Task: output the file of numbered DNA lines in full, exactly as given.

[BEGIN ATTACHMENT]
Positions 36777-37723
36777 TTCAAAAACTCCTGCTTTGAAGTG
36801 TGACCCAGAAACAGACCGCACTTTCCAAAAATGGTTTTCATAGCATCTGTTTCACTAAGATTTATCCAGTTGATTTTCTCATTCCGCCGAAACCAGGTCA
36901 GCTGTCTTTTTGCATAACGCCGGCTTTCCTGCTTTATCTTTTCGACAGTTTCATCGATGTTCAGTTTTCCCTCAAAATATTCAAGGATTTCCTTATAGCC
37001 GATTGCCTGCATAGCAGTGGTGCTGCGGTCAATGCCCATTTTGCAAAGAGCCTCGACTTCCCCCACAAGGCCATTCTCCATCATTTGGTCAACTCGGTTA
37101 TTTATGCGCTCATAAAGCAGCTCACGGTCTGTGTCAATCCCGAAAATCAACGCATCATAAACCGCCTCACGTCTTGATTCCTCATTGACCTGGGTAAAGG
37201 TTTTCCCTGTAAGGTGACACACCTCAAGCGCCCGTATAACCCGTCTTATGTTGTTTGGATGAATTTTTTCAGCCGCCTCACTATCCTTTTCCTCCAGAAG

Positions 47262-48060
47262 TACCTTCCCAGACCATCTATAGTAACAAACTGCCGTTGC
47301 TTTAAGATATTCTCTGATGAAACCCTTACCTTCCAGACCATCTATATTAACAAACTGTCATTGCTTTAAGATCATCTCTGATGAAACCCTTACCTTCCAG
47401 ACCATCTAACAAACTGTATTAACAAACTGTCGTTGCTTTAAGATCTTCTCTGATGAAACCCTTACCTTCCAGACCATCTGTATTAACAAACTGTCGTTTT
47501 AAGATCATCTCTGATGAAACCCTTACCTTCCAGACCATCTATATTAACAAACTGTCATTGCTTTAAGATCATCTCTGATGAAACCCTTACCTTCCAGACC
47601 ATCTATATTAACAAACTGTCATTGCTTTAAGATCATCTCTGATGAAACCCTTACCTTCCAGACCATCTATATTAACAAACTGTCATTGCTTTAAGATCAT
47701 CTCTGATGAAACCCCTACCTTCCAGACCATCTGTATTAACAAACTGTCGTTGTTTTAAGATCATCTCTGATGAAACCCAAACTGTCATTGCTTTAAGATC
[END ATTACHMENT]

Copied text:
Positions 36777-37723
36777 TTCAAAAACTCCTGCTTTGAAGTG
36801 TGACCCAGAAACAGACCGCACTTTCCAAAAATGGTTTTCATAGCATCTGTTTCACTAAGATTTATCCAGTTGATTTTCTCATTCCGCCGAAACCAGGTCA
36901 GCTGTCTTTTTGCATAACGCCGGCTTTCCTGCTTTATCTTTTCGACAGTTTCATCGATGTTCAGTTTTCCCTCAAAATATTCAAGGATTTCCTTATAGCC
37001 GATTGCCTGCATAGCAGTGGTGCTGCGGTCAATGCCCATTTTGCAAAGAGCCTCGACTTCCCCCACAAGGCCATTCTCCATCATTTGGTCAACTCGGTTA
37101 TTTATGCGCTCATAAAGCAGCTCACGGTCTGTGTCAATCCCGAAAATCAACGCATCATAAACCGCCTCACGTCTTGATTCCTCATTGACCTGGGTAAAGG
37201 TTTTCCCTGTAAGGTGACACACCTCAAGCGCCCGTATAACCCGTCTTATGTTGTTTGGATGAATTTTTTCAGCCGCCTCACTATCCTTTTCCTCCAGAAG

Positions 47262-48060
47262 TACCTTCCCAGACCATCTATAGTAACAAACTGCCGTTGC
47301 TTTAAGATATTCTCTGATGAAACCCTTACCTTCCAGACCATCTATATTAACAAACTGTCATTGCTTTAAGATCATCTCTGATGAAACCCTTACCTTCCAG
47401 ACCATCTAACAAACTGTATTAACAAACTGTCGTTGCTTTAAGATCTTCTCTGATGAAACCCTTACCTTCCAGACCATCTGTATTAACAAACTGTCGTTTT
47501 AAGATCATCTCTGATGAAACCCTTACCTTCCAGACCATCTATATTAACAAACTGTCATTGCTTTAAGATCATCTCTGATGAAACCCTTACCTTCCAGACC
47601 ATCTATATTAACAAACTGTCATTGCTTTAAGATCATCTCTGATGAAACCCTTACCTTCCAGACCATCTATATTAACAAACTGTCATTGCTTTAAGATCAT
47701 CTCTGATGAAACCCCTACCTTCCAGACCATCTGTATTAACAAACTGTCGTTGTTTTAAGATCATCTCTGATGAAACCCAAACTGTCATTGCTTTAAGATC